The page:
There’s a thoroughly naive misperception that the people working for propaganda outlets are all hard-nose cynics ready to say that black is white just so they can make their mortgage payments. In fact, anyone who’s talked with just one of these people knows that any cynicism that might guide them is something entirely different: it’s not “I lie because of my mortgage,” but “I say what serves the state’s interests because that’s how it works everywhere — we serve Russia, CNN serves the U.S., and the BBC is itself a state organization.”

Hearing this kind of talk, Russians from the independent media of course always laughed, but time has shown that the ones who said “it’s like this everywhere” were right. At the very least, over the past year and a half, the Western press with its highest standards has gifted us too many outrageous stories to ignore.

Kashin is a Russian liberal, yet even so, he is of the firm opinion that the Western media has gone way overboard in their Russiagate hysteria. In this sense, he parallels Bloomberg’s Leonid Bershidsky and Alexey Kovalev, who sometimes writes for The Guardian – both of them are highly anti-Putin pro-Westerners, yet not completely devoid of critical observation, for which they in turn have been accused of being Kremlin trolls by the ROG truthers.

* Joe Lauria: The Creation of RussiaGate

* Russian freedom fighting anarchist Pyotr Pavlensky flees to the West (after a rape accusation cooked up by the KGB… maybe not). Burns down a French book. Neoliberals who praised him when he was pulling his stunts in Russia now practice punitive psychiatry on him.

* Bryan MacDonald: How George Soros’ people enlisted me as a ‘foot-soldier in the fight against Putin’. There are a lot of these scam NGO’s sucking up State Department and Soros money.

* Muh based Putlerreich introducing gender equality law inc. quotas for female % in politics; will solve “problems of sexism, ageism, harassment.”

* Russia Elections 2018:

Will Putin run? Bryan MacDonald thinks there is still a slight chance that he won’t. Will have a separate post on this.

Ksenia Sobchak got a Vkontakte account just this week. Goes to show why she won’t rise above the single digits: All the Russian liberal kreakl tusovka hangs out on Facebook.

World

* James Thompson: Boost your IQ. Important discussion of two recent papers on effect of more school education on later IQ.

* Gregory Hood: The Lie of Law

* Defrosted: Just noticed that Peter Frost is writing again, though at his own website now.

* New study: Moderate alcohol consumption improves foreign language skills (the paper). Funny and so very true.

india-map-gdp-per-capita

* GDP per capita map of the Indian subcontinent. Pakistan used to be richer than India, really strikes home the fact that this is no longer the case.

* The Atlantic has a very long profile of Andrew Anglin. Skimmed through it. Seems like a stereotypical background for a Neo-Nazi.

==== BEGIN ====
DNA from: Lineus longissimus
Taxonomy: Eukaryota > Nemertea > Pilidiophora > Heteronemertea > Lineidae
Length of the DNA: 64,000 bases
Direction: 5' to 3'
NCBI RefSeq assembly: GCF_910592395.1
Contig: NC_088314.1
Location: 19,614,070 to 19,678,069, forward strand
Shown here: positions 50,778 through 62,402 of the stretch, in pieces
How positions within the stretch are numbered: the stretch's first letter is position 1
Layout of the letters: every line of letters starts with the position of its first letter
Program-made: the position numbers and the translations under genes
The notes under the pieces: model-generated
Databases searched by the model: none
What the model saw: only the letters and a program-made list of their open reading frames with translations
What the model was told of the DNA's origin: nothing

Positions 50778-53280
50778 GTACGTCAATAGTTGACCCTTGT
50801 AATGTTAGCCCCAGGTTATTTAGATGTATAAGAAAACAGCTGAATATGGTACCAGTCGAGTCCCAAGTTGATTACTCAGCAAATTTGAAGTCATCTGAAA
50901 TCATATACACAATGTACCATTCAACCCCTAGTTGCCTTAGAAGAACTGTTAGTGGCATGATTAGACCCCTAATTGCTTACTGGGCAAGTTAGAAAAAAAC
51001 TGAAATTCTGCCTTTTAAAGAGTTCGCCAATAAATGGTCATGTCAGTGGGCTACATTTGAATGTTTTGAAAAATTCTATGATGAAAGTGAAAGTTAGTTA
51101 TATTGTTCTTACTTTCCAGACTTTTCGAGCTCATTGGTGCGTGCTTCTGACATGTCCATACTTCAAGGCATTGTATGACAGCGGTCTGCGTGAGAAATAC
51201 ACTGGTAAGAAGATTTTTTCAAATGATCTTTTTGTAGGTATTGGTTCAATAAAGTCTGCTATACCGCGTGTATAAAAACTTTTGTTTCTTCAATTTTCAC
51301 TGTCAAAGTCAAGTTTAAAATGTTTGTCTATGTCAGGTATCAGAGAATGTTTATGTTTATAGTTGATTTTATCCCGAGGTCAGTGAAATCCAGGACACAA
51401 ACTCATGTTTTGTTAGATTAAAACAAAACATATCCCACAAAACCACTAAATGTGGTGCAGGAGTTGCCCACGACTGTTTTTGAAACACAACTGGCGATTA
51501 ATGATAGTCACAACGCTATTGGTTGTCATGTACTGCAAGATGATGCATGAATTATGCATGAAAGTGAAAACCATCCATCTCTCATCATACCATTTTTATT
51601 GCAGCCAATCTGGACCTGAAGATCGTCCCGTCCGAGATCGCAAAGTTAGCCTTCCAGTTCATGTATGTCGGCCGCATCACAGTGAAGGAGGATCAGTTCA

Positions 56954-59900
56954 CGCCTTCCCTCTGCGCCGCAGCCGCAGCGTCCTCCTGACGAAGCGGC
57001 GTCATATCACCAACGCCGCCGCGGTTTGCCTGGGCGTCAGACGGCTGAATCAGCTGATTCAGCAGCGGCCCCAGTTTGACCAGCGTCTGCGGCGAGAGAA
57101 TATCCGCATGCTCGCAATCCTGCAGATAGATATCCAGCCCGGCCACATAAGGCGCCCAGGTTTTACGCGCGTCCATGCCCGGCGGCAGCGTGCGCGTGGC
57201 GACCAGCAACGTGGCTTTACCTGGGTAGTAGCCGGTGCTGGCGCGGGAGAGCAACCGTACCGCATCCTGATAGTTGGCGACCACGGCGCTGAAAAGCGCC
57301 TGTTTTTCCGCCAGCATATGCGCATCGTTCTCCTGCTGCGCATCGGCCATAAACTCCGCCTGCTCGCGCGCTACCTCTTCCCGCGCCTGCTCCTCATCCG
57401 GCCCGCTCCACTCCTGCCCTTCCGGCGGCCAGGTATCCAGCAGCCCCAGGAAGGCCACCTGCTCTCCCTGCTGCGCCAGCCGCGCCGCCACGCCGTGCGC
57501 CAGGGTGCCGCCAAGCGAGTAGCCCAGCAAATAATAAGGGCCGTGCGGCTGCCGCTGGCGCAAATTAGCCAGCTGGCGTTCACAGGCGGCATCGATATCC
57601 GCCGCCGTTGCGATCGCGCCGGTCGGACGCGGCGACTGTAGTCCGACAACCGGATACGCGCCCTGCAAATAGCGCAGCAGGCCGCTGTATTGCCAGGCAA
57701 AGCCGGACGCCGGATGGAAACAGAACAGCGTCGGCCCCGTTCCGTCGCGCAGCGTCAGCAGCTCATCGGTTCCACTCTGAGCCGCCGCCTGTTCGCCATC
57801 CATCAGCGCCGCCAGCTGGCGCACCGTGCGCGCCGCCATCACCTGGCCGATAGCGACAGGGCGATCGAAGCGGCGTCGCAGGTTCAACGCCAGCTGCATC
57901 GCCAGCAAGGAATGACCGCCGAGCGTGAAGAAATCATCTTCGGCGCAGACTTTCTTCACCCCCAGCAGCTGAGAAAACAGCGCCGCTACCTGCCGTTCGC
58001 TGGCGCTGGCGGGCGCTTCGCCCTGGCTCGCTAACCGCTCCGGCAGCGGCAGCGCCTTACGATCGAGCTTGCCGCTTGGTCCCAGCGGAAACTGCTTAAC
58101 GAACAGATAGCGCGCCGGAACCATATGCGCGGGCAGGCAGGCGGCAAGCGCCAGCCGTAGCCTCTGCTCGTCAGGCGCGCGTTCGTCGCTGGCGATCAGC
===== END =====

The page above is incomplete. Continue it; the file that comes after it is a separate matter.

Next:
* Inventor of Ethereum is much less cool than Pavel Durov.

* Bunch of Alt Right/Alt Right people lost their Blue Checkmarks on Twitter (Richard Spencer, Jason Kessler, Laura Loomer, James Allsup would be recognizable to many); Baked Alaska got suspended entirely.

This is in line with a new Twitter policy to remove verification from users who “promote hate” (except, presumably, against white people).

However, the real fun will begin on Nov 22, when new rules on the display of “hateful imagery and hate symbols” – developed in conjunction with the ADL – will come into effect. Like schools and workplaces, it will now also take into account offline behavior, as well as “monitor for hate speech in usernames, display names, and profile bios.”

Since everyone born in 1988 is, by definition, a Nazi, there’s some chance @akarlin88 will be shut down around that time. Can’t say I’ll miss it.

* Wrath of Gnon digs up a note on medieval German hospitality.

german-hospitality

I have sometimes wondered about practical logistics of long-term travel in the deep past (esp. if you lose your purse). This helps explain things, I suppose.

 
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powerful-take

It will be the centenary of the October Revolution in a couple of days – the original color revolution that finished off a great and rapidly modernizing empire and handed power to a gang of Russia-hating criminals.

To mark the occasion, the next two weeks I will be documenting the dismal failure of sovok across almost virtually all spheres of life. Obligatory trigger warning for commies.

Featured

* gwern’s October 2017 newsletter

* Not only a good intro to Bitcoin per se, but an original (so far as I know) way of thinking about it: https://blog.chain.com/a-letter-to-jamie-dimon-de89d417cb80

There’s a TL;DR version at the end.

map-becker-world-iq

* James Thompson: The World’s IQ = 86: Test results of 550,492 individuals in 123 countries